If you're thinking of a road trip around Puglia, Italy, but don't know where to start, you're in the right place. Read on for our top recommendations on things to do, where to eat, and places to stay from our own road trip to help you crate your own route and Puglia itinerary. This little-known province in southern Italy really has so much to offer in terms of history, beautiful old towns, beaches, landscapes and incredible food.
We'd like to think of ourselves as rather savvy when it comes to Italy, having married in Tuscany and having visited a dozen times throughout the last decade. But when a friend recommended we visit the Maremma region during our 10th anniversary trip to Tuscany this past autumn, we were intrigued. Maremma? Seen it on maps, never really paid it much mind.
Names like Pitigliano, Sorano and Manciano don’t usually roll off the tip of one’s tongue when talking Tuscan hill towns. Same goes for wines and cuisine from Maremma.
But that's what motivated us to visit – unknown, hidden, maybe even a little bit wild.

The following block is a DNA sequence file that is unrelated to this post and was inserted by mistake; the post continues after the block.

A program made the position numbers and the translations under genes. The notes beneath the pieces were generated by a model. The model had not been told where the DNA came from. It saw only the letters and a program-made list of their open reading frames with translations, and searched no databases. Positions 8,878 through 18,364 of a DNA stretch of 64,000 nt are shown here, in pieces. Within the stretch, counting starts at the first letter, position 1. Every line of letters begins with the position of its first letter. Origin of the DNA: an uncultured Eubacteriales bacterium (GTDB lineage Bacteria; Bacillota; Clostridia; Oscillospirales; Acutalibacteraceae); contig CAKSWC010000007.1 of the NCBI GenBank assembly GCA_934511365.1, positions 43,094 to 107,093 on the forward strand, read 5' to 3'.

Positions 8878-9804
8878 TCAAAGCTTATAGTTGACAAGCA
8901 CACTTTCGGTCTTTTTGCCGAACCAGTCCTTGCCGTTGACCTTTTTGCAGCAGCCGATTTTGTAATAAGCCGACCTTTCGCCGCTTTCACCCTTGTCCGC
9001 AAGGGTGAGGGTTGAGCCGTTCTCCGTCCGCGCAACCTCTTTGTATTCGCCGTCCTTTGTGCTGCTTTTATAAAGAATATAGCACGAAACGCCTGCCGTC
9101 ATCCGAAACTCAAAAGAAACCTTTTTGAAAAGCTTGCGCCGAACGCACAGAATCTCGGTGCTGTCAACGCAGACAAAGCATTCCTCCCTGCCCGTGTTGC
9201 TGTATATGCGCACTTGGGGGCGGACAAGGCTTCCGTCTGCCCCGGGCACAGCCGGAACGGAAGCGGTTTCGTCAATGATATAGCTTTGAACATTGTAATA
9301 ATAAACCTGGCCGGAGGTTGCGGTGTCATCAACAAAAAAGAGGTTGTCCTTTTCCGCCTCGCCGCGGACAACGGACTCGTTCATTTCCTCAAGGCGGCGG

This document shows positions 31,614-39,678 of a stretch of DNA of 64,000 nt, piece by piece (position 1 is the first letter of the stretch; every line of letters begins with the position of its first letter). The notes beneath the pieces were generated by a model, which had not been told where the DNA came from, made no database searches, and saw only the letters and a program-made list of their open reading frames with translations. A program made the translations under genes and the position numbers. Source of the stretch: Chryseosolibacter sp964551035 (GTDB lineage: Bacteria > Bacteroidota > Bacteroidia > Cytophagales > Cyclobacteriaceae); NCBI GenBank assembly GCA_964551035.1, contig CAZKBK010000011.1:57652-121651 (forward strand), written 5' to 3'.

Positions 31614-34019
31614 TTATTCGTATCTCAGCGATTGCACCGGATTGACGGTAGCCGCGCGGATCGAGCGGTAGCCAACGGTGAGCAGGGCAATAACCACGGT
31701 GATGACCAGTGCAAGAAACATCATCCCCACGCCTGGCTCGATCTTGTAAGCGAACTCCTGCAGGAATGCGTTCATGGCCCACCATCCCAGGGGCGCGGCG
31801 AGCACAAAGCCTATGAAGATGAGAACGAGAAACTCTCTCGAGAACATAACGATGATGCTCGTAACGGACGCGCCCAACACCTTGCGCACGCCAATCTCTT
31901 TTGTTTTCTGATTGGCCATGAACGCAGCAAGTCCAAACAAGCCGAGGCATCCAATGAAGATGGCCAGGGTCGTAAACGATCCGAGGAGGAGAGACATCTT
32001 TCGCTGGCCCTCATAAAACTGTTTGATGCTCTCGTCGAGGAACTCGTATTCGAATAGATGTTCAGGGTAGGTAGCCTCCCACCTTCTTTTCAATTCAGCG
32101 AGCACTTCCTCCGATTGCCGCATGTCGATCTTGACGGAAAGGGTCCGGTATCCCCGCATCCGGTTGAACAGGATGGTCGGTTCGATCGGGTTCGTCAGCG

Check out the audio slideshow below to find out what we found:
As autumn advances, the sunflowers fall, the golden soil is turned for the winter. Grapes, too, are ready for harvest. People celebrate.
Tuscany's poetry is packed in the fields, the hills, the history, the food, and the people who make it all possible.
When we think of Italy, we think of vineyard orchards populated by wild boars, happy cows and people who talk with their hands and sound like they're yelling at each other all the time even though they are really just talking about how great the tagliatelle is.
Nearly all the best things that came to me in life have been unexpected, unplanned by me.
–- Carl Sandburg
“Are you visiting Tuscany for your honeymoon?” Lorenza, our wine tasting hostess at Avignonesi winery, asked over a swirl of 2007 Vino Nobile di Montepulciano.
“No,” I laughed. “We're actually here for our 10th anniversary. We were married just down the road in Pienza in 2000.”
Even as the words came out, I thought: Ten years? Really?